Looking at the table below, we can now see if these trends are for expansion or contraction. This, in itself, is a pretty good insight. If you have overlaid this on some real-world information, and if there was a reduction in demand or an increase in competition, you will see a lot of reds in a particular row. This would be a cause for concern, something to discuss with your staff, and take action on.
Determining Why Profits Expand Or Contract
But why did some of the numbers expand or contract within any of the time frames that we discussed? Let’s drill into why it actually happened. The first thing to do is copy and paste the existing table, get rid of the product name, and turn the second table into a visualisation. Now we are able to see from a quarterly basis what actually happened to the portfolio in its entirety.
We can also find out what actually happened to each different product so we can quickly see what is contributing to the growth margin or detracting from it.
Getting Individual Transactions
The last thing we can do is to see the individual transactions. We can start with the summary layer and discover if there is a trend. Then we can look at the underlying data and see what specific customers or what specific sales in specific regions have caused this trend.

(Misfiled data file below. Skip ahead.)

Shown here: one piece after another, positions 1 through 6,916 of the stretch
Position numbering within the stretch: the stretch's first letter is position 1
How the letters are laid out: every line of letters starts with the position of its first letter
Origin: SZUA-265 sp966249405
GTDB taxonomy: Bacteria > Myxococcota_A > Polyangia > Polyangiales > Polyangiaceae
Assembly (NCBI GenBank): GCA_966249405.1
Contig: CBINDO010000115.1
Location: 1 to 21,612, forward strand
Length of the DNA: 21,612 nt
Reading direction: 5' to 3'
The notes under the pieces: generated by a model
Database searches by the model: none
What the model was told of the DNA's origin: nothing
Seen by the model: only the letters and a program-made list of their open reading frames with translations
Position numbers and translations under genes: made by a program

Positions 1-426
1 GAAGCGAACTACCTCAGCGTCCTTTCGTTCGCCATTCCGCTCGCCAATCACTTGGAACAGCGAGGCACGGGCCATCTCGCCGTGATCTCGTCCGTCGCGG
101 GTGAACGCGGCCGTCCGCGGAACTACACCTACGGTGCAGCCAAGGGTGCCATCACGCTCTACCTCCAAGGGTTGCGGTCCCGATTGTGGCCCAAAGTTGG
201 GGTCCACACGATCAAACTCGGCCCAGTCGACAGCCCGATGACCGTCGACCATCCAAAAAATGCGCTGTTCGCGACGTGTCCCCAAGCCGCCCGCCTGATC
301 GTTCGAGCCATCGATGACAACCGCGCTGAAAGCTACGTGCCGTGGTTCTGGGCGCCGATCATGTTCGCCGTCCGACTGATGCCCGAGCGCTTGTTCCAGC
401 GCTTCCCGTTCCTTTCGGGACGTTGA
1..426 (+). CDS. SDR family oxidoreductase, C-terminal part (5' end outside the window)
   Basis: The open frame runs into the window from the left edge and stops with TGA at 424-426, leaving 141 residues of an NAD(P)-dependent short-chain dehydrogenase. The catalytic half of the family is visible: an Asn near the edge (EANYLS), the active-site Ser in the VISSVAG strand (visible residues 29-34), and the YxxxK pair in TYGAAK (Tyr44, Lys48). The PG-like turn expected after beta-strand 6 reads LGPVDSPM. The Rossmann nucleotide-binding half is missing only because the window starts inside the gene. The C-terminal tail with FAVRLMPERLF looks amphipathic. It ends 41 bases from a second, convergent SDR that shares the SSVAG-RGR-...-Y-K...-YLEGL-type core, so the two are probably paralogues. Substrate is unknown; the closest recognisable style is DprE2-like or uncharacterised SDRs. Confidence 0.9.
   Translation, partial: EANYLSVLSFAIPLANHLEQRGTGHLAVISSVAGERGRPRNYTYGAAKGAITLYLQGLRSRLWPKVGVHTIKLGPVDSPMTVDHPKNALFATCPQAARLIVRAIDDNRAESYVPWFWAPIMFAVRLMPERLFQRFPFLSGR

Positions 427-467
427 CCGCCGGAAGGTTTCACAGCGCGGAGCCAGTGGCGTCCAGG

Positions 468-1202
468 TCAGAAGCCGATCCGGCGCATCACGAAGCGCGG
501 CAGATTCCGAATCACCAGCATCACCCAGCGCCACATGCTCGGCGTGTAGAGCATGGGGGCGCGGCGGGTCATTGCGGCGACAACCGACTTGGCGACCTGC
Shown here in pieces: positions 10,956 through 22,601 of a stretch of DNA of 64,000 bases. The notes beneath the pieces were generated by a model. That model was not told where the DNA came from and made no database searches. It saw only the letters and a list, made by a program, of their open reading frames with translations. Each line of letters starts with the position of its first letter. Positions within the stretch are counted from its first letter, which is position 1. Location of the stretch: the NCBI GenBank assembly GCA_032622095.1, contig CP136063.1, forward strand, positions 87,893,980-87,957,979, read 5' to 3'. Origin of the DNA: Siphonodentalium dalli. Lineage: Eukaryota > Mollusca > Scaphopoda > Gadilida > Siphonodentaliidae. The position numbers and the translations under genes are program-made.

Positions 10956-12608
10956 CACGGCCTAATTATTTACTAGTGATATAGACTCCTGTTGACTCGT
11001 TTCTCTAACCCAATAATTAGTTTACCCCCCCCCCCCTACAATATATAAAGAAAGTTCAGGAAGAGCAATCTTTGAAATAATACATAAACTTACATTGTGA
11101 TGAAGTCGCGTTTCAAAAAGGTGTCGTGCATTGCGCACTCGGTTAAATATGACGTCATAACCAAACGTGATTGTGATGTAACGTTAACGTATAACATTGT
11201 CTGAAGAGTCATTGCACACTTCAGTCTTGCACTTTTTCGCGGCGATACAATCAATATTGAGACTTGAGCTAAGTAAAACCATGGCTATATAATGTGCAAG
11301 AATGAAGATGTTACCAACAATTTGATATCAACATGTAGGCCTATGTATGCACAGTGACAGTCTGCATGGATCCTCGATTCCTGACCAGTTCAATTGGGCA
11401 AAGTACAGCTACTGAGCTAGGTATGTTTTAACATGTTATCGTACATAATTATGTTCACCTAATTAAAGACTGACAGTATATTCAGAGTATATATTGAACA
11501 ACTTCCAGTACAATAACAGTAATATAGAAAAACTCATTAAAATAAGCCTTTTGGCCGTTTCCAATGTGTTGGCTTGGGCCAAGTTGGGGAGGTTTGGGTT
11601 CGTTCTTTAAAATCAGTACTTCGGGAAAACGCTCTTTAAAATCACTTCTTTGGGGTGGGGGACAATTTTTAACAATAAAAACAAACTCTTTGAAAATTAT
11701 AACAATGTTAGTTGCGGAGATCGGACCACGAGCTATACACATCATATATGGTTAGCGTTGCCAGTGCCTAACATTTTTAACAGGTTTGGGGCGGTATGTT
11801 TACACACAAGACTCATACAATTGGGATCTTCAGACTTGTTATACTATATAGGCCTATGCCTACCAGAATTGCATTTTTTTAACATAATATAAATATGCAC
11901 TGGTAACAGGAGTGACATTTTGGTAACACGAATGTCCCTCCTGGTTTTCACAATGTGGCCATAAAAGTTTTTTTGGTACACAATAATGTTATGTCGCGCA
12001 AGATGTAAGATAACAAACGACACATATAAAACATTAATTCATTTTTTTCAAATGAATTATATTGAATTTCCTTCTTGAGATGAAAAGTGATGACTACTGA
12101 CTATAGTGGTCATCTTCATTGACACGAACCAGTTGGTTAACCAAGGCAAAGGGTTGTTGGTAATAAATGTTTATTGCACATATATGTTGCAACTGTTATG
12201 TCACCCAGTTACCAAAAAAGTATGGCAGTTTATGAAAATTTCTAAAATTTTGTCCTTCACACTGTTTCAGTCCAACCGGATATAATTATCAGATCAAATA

So what we are going to do is create a new table with some information from a range of tables in our model.
Now that we have all of our information aligned, we can clearly see the big picture. For example, our profit margins contracted by almost 1% in Q3, so let us go ahead and select that.
We can look at the table and see that for a range of reasons, Product 14 experienced the biggest lost. When we click on Product 14, we can look at every single transaction at whatever date, see which region they were sold to, and so on and so forth.
***** Related Links *****
Calculating Percent Profit Margins Using DAX In Power BI
Analyze Margin Changes Overtime – Analytics with Power BI and DAX
Measure Branching – The Most Important Concept When Using DAX In Power BI
In this tutorial, I start with sales, then move to calculating profits. I also work in some time intelligence calculations and then branch out even more. By combining these techniques in the data model, we are able to explore things like margin contraction or expansion.
Doing a Power BI trend analysis is a great insight for business and is a key indicator of sales performance across a range of industries. It may not be the only insight you look at from a results perspective but it certainly will add some color as to why you’ve got the performance outcomes you have obtained. It’s a bit like performance attribution. Maybe your profits are lower, not because you sold less, but due to your margins contracting thanks to competition.
This is just one example of the many compelling ways to discover new insights which can generate a lot of value and discussions within organisations. To learn more techniques check out my Solving Analytical Scenarios course. This is where I cover many of these types of applications at length.
Good luck implementing this one.